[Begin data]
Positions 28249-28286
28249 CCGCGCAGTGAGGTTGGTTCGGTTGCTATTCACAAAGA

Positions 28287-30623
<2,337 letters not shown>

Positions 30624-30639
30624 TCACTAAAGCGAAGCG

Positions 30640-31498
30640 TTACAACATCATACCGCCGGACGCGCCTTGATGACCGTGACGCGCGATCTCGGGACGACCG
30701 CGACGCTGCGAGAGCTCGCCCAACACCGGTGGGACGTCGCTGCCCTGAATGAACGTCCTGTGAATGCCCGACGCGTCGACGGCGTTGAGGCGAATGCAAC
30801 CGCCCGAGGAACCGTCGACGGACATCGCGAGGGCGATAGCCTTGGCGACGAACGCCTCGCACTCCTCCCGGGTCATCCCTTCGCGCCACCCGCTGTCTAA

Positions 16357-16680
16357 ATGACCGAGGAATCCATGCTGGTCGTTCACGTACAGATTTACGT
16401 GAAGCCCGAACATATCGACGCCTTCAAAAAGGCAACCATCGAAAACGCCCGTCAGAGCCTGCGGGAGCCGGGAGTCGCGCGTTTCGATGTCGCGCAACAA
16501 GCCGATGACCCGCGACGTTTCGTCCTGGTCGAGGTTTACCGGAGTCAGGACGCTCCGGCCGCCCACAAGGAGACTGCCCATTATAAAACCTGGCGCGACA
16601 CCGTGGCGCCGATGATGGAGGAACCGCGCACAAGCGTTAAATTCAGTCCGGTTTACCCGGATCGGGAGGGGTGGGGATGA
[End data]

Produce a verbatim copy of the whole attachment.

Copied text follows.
Positions 28249-28286
28249 CCGCGCAGTGAGGTTGGTTCGGTTGCTATTCACAAAGA

Positions 28287-30623
<2,337 letters not shown>

Positions 30624-30639
30624 TCACTAAAGCGAAGCG

Positions 30640-31498
30640 TTACAACATCATACCGCCGGACGCGCCTTGATGACCGTGACGCGCGATCTCGGGACGACCG
30701 CGACGCTGCGAGAGCTCGCCCAACACCGGTGGGACGTCGCTGCCCTGAATGAACGTCCTGTGAATGCCCGACGCGTCGACGGCGTTGAGGCGAATGCAAC
30801 CGCCCGAGGAACCGTCGACGGACATCGCGAGGGCGATAGCCTTGGCGACGAACGCCTCGCACTCCTCCCGGGTCATCCCTTCGCGCCACCCGCTGTCTAA

Positions 16357-16680
16357 ATGACCGAGGAATCCATGCTGGTCGTTCACGTACAGATTTACGT
16401 GAAGCCCGAACATATCGACGCCTTCAAAAAGGCAACCATCGAAAACGCCCGTCAGAGCCTGCGGGAGCCGGGAGTCGCGCGTTTCGATGTCGCGCAACAA
16501 GCCGATGACCCGCGACGTTTCGTCCTGGTCGAGGTTTACCGGAGTCAGGACGCTCCGGCCGCCCACAAGGAGACTGCCCATTATAAAACCTGGCGCGACA
16601 CCGTGGCGCCGATGATGGAGGAACCGCGCACAAGCGTTAAATTCAGTCCGGTTTACCCGGATCGGGAGGGGTGGGGATGA